Our organization was undergoing a complete revitalization: new brand, new divisions, new reporting structures, new corporate policies and new human resource approaches. All critical business heads (emphasis provided by the Management Board) had been invited to a two-day workshop in Europe to learn about the new structure and understand what it meant for them and their business responsibilities. One of the presentations over those two days was given by an HR consultant, who spoke about the development of a schema of leadership competencies that were unique to our organization and critical for future success. She made numerous references to the interviewing she had conducted with our leaders over the last few days and talked about the assessments she had given “us.” I was confused. I just arrived yesterday. No one had interviewed me or given me any personality assessment. Then I had that “aha” moment. My competency as a leader didn’t interest them. I was too old.
Not as great a leap as it might seem. I checked around. Other business heads in my age bracket were not invited to come in early. Much younger executives leading businesses that were not performing nearly as well as the one that I was leading had been invited to come in days ago. A pattern emerged.
This pattern is repeated and exacerbated when we throw gender into the equation. An article in the Harvard Business Review entitled “Older Women Are Being Forced Out of the Workforce” (March 10, 2016), illustrated how senior women, even after years of career success, have “seen their responsibilities assigned to younger workers, their compensation lowered for inexplicable reasons, and their career mobility impaired by a workplace that seems to value youth over experience.”
Recent research suggests that there is, indeed, an intersection between age and gender when it comes to hiring discrimination. Economists at UC Irvine and Tulane University created 40,000 fictional applications and submitted them to online postings. They made applications for older (64-66), middle-aged (49-51) and younger applicants (29-31). They found that the callback rate for women was lower as age increased (between younger and middle-aged) and they did not find that for men (between younger and middle-aged).
Right before I struck out on my own in 2013 I was approached by a global market research company about an international position as the head of one of their divisions. I was interested. In my last interview the older, male executive said to me, “I just attended an international conference on digital technology. Everyone there was male, under 35 and had no interest in meeting me, or even our CEO who is internationally known. They did not believe they had anything to learn from us! Why do you think you can run a division staffed with people like this? Why will they listen to you?”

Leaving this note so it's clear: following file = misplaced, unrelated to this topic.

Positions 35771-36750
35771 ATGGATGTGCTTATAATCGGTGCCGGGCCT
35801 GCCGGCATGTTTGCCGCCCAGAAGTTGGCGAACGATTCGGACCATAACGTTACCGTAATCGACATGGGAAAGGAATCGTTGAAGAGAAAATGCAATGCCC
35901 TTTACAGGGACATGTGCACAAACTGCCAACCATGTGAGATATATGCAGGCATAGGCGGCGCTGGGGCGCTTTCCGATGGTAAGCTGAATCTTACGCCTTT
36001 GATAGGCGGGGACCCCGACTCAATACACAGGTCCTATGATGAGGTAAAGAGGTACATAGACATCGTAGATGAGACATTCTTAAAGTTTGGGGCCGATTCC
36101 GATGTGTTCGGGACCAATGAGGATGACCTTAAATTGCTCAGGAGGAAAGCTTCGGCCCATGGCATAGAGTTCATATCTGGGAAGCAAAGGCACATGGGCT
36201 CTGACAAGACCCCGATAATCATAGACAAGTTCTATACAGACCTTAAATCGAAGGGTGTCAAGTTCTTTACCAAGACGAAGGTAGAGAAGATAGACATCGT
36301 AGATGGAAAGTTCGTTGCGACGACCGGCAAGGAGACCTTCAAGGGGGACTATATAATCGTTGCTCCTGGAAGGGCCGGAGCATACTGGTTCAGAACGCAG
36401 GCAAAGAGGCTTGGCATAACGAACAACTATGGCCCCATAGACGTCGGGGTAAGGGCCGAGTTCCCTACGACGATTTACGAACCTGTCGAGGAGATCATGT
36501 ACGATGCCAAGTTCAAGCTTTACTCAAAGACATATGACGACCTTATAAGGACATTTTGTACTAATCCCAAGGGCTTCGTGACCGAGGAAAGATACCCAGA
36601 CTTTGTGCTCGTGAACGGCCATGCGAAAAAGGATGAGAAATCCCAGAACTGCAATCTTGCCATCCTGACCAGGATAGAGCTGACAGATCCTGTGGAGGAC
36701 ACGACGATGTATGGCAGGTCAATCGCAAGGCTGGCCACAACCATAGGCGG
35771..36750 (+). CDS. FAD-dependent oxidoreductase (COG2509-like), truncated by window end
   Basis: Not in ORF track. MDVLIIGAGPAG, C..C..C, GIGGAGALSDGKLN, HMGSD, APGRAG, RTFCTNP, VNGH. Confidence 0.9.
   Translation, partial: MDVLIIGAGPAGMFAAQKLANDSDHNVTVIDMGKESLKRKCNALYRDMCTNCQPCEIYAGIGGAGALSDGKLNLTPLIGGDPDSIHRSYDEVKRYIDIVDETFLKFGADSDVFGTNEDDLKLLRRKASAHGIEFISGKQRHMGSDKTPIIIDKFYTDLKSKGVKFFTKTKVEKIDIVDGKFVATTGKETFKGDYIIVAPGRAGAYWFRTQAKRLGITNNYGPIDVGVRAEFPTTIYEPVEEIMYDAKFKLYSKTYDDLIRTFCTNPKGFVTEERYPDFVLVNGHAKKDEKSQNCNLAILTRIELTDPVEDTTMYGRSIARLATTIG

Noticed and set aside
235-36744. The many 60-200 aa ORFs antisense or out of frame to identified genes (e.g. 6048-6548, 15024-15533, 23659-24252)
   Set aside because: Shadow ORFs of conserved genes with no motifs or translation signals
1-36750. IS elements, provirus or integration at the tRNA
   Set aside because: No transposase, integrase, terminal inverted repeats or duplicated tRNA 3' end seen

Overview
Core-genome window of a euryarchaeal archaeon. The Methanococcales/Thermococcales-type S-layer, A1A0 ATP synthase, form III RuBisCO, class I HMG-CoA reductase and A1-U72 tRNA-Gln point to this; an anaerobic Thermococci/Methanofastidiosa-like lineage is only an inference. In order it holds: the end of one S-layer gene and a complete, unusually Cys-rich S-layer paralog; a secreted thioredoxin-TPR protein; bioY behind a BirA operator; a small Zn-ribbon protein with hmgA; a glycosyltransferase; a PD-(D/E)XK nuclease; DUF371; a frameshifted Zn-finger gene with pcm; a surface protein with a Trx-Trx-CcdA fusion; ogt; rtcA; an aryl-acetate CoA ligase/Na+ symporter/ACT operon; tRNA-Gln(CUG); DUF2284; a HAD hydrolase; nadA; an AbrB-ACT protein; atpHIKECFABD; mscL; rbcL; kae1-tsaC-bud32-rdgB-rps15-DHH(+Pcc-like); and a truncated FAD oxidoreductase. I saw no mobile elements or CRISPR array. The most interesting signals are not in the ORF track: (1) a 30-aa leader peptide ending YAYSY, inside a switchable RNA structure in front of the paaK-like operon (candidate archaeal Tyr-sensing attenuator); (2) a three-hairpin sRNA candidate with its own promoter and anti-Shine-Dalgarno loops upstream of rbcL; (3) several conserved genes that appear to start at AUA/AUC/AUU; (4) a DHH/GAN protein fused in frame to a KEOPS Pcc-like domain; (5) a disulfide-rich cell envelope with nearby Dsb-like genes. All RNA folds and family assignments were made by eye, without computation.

I answered, “As a woman over the age of 50 I’m used to men of all ages thinking they have nothing to learn from me. What’s important is that I know I have much to learn from them. I’ll listen. I’ll learn. I’ll show them respect and together we’ll forge a growth strategy for this division.”
I went no further in the interview process. I answered him directly and honestly, speaking like the Crone I had become with my years of experience. Clarissa Pinkola Estes, author of “Women Who Run with Wolves,” describes the “Dangerous Old Woman” as one who goes where she wants and will speak her mind. She is afraid of no one, follows no rules but listens to her own wisdom and experience. She is an archetype.
Business needs more Dangerous Old Women or Crones. Leaders need to have people around them that are direct, honest and tell the truth. We have to make sure we know the difference between our marketing spin and our strategy. We have to look at cold hard facts and not be afraid to face them. To do that effectively a smart leader will not toss aside ANY experience or talent, no matter if it comes in an older package.
This year, 2016, the hottest thing at NY Comic Con was NOT Pokémon or Darth Vader. It was an action figure set of the “Golden Girls,” which disappeared from the Funko LLC shelves in less than an hour! Attendees had to win a raffle to line up for the chance to buy a set. Let’s hope this starts a trend and in 2017 all the smartest CEOs will be clamoring to put a Crone – or many – on their board, in their C-suite and in as many key positions as they can.